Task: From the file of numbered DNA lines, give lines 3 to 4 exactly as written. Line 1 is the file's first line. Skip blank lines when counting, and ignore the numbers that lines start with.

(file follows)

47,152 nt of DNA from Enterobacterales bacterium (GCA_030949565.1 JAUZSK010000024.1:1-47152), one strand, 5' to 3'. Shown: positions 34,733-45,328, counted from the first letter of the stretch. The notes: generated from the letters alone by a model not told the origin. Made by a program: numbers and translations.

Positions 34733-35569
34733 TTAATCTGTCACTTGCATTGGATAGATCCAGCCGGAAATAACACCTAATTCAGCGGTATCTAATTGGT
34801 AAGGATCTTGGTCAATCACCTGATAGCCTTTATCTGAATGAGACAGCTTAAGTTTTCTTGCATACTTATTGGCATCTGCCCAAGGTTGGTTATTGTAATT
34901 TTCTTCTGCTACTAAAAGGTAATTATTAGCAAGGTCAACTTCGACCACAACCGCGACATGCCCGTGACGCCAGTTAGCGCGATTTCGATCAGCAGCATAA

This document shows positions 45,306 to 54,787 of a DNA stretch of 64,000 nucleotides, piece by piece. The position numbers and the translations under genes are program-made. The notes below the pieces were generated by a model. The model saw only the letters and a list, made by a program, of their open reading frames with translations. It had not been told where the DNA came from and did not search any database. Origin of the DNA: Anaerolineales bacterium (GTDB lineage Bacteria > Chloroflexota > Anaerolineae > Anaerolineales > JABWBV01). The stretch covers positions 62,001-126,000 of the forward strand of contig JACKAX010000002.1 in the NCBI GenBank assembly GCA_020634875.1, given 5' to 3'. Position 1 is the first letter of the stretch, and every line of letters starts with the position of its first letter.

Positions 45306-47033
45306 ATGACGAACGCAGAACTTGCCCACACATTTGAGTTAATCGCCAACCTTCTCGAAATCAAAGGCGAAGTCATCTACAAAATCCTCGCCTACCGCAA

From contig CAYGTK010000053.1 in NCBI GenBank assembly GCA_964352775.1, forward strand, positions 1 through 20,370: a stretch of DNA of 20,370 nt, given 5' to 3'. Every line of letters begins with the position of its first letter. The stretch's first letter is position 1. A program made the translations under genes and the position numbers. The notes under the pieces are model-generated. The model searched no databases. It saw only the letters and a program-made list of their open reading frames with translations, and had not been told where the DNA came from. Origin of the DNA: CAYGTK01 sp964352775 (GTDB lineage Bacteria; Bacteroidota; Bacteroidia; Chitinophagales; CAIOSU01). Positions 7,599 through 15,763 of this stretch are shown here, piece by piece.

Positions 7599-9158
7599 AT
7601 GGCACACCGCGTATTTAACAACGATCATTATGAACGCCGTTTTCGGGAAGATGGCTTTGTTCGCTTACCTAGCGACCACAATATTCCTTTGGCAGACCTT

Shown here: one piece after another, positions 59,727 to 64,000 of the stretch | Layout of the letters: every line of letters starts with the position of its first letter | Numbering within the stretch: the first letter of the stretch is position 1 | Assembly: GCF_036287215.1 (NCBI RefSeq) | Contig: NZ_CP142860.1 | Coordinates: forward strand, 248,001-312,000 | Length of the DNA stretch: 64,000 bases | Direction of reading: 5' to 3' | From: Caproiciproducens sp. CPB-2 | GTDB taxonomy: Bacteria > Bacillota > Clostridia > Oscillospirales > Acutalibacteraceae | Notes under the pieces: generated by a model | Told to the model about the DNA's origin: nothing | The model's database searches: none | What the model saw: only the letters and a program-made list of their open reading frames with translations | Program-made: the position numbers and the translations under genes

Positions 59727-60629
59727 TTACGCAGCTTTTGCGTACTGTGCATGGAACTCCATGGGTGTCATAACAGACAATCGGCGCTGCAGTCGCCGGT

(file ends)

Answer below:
34733 TTAATCTGTCACTTGCATTGGATAGATCCAGCCGGAAATAACACCTAATTCAGCGGTATCTAATTGGT
34801 AAGGATCTTGGTCAATCACCTGATAGCCTTTATCTGAATGAGACAGCTTAAGTTTTCTTGCATACTTATTGGCATCTGCCCAAGGTTGGTTATTGTAATT